William E. Burrows in his This New Ocean: The Story of the First Space Age, has the following description of warfare at Srirangapattana.
The first major battles with rockets that involved Europeans occurred during a revolt against the British which began in 1781 in the Mysore region of southwest India and lasted through 1799. The Indians fired crude but effective rockets against British regulars during battles at Seringapatam in 1792 and 1799. “No hall could be thicker,” a young English officer named Bayly lamented in his diary. “Every illumination of blue lights was accompanied by a shower of rockets, some of which entered the head of the column, passing through to the rear, causing death, wounds, and dreadful lacerations from the long bamboos of twenty or thirty feet, which are invariably attached to them.”
The Royal Laboratory at Woolwich Arsenal was therefore ordered to design and develop a dependable war rocket that could be produced in large quantities as standard equipment for the artillery. This was done by William Congreve, a Cambridge-educated socialite who was an intimate of the Royal Family and whose father was commandant of the Royal Artillery and Woolwich’s comptroller. Congreve had studied law and run a newspaper. As the eighteenth century turned into the nineteenth, and in the aftermath of the battles in India (and in anticipation of others with France), he responded by turning his keen intellect and imagination to inventing a better rocket.
After at least three years of experiments, Congreve published A Concise Account of the Origin and Progress of the Rocket System, in November 1807. Even then there were those who fretted about national security and the danger of leaks, and since Congreve was one of them, he happily “sanitized” his report. “In the following pages I have cautiously avoided any disclosure which might lead to a discovery of the interior structure and combination of the rocket, on which all powers depend, this rule I have observed for obvious reasons,” the inventor wrote with evident pride.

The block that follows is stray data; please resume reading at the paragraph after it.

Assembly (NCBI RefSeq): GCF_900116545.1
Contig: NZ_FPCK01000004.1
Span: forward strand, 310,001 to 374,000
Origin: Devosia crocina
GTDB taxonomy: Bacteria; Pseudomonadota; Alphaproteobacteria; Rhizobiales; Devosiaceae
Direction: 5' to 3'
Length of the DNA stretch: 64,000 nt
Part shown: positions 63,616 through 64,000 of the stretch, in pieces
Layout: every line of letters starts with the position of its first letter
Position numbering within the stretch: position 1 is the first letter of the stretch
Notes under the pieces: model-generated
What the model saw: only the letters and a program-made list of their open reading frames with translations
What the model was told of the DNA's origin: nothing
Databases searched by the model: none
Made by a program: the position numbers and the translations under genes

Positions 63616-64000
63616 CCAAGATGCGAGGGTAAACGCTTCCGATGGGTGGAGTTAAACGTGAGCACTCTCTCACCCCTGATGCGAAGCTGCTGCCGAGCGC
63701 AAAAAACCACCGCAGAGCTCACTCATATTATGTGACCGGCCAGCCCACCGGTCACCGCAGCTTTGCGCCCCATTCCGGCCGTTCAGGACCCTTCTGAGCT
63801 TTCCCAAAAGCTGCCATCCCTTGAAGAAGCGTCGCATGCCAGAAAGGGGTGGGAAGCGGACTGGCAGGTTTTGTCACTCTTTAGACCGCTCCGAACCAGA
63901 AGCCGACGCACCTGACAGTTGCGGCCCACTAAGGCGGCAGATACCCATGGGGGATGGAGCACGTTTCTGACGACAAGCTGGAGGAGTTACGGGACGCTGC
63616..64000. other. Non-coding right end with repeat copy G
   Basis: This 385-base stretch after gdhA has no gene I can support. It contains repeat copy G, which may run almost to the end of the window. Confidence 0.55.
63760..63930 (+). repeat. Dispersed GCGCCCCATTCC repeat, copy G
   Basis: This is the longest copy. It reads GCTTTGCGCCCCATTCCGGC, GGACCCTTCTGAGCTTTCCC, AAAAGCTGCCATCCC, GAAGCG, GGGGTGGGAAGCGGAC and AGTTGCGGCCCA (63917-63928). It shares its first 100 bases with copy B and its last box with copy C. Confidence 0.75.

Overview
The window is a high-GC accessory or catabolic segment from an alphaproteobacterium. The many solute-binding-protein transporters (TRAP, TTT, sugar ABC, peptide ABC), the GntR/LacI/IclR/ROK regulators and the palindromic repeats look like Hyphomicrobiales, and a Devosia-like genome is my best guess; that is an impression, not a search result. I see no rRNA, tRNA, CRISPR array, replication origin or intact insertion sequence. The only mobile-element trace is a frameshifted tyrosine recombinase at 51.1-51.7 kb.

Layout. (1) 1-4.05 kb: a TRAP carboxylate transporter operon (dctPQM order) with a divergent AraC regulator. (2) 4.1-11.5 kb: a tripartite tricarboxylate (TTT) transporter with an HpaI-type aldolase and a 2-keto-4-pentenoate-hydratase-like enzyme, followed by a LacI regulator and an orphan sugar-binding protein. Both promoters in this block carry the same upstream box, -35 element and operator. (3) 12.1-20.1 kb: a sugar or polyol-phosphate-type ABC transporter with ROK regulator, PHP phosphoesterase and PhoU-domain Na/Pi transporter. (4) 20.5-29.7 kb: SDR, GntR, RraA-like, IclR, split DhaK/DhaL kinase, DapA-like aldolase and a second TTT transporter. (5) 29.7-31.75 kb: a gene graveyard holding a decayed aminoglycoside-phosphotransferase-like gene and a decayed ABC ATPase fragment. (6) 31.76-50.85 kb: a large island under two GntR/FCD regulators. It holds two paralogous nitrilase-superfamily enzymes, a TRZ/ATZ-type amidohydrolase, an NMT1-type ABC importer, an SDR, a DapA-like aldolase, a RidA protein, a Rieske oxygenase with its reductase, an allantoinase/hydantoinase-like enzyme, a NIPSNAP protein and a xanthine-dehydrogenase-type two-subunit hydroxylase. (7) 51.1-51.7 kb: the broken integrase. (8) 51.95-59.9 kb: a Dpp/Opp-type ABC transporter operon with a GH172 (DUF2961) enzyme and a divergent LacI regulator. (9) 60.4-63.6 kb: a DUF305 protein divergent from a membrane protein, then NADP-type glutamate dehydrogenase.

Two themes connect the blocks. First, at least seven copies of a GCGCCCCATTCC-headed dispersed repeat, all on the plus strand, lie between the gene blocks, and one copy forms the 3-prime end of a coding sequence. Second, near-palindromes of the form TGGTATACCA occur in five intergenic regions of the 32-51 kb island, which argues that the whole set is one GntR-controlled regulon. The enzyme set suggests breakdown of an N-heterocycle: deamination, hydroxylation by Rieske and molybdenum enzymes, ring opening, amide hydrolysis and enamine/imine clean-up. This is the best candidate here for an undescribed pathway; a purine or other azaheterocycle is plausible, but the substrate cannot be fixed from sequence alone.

Noting that the Indian rockets had had a range of less than a thousand yards, Congreve designed one that traveled twice as far. It was an iron cylinder stuffed with seven pounds of compressed powder, and it weighed thirty-two pounds. The breakthroughs were using metal “carcasses” instead of paperboard; refining the powder through granulation machines to give more predictable results; and using pile driver presses to compact the powder so it was a denser and therefore more even-burning charge. He also incorporated noses into his design–warheads, in today’s jargon–that could carry a variety of munitions, including incendiary, shrapnel, explosive, or shot. Other models would follow in relatively quick succession.
Congreve realized early that rockets were particularly suited to naval warfare because, unlike cannons, they did not recoil and destabilize the ship. He therefore suggested that his 2,000-yard model be used as part of a plan, soon accepted, “for the annoyance of Boulogne” by the Royal Navy. Ten boats were fitted with incendiary rockets for an attack on the French port city on November 21, 1805, but a fierce storm prevented the attack. A second attempt, on October 8, 1806, was successful. “In about half an hour above 2,000 rockets were discharged,” Congreve reported with evident relish. “The dismay and astonishment of the enemy were complete–not a shot was returned–and in less than ten minutes after the first discharge, the town was discovered to be on fire.” The rockets were used with even greater success to shell Copenhagen in 1807 and then other European cities. And Congreve was at least indirectly responsible for the national anthem of the United States. On the night of September 13-14, 1814, his ubiquitous rockets were used to shell Baltimore’s Fort McHenry, causing the “red glare” that inspired Francis Scott Key to write “The Star-Spangled Banner.”
Thanks to Anoop Sarkar